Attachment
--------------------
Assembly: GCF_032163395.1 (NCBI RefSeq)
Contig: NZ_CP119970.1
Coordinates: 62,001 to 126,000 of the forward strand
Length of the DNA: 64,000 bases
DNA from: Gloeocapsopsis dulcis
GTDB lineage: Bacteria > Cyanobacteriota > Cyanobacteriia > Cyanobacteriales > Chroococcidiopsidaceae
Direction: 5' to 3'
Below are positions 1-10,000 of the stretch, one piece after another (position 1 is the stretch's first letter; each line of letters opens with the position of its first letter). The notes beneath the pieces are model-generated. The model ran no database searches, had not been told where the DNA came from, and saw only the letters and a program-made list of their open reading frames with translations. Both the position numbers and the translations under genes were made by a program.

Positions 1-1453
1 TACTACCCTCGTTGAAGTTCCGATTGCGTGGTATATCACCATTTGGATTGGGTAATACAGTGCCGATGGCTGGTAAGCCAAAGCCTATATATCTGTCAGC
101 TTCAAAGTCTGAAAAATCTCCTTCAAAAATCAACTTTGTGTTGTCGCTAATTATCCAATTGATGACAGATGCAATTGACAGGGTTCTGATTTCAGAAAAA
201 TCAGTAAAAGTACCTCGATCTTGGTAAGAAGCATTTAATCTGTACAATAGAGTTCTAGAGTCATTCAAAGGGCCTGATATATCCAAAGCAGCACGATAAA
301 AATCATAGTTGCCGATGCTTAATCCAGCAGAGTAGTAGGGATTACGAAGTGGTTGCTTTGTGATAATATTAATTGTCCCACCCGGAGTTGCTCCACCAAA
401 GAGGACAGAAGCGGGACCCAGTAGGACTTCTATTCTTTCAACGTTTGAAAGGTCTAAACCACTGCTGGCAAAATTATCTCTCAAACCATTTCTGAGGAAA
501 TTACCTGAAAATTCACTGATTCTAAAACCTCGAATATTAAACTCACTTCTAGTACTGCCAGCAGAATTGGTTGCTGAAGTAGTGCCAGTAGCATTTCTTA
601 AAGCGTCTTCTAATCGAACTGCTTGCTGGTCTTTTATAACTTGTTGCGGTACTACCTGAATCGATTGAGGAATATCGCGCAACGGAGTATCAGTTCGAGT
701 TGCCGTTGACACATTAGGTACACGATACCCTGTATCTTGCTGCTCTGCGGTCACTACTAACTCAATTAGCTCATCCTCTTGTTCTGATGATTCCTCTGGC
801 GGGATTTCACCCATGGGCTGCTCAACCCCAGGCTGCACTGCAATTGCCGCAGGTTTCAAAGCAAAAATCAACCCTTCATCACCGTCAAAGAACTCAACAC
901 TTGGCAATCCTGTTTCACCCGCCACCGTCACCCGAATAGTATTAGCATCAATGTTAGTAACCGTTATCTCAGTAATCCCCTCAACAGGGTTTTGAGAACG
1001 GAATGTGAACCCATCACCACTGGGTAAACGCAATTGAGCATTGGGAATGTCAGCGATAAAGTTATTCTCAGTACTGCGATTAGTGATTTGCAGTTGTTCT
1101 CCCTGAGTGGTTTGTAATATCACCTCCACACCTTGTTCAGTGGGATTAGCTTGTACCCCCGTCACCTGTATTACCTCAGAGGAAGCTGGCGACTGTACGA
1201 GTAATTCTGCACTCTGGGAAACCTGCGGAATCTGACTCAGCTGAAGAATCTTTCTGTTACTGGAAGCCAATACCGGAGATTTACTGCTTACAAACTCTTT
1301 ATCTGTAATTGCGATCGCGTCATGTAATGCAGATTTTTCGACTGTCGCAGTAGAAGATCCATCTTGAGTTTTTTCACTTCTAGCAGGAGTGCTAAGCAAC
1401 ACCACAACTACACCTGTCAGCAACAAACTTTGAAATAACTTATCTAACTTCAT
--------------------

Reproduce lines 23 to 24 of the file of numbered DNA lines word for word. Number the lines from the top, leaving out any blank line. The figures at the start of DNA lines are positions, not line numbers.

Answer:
1301 ATCTGTAATTGCGATCGCGTCATGTAATGCAGATTTTTCGACTGTCGCAGTAGAAGATCCATCTTGAGTTTTTTCACTTCTAGCAGGAGTGCTAAGCAAC
1401 ACCACAACTACACCTGTCAGCAACAAACTTTGAAATAACTTATCTAACTTCAT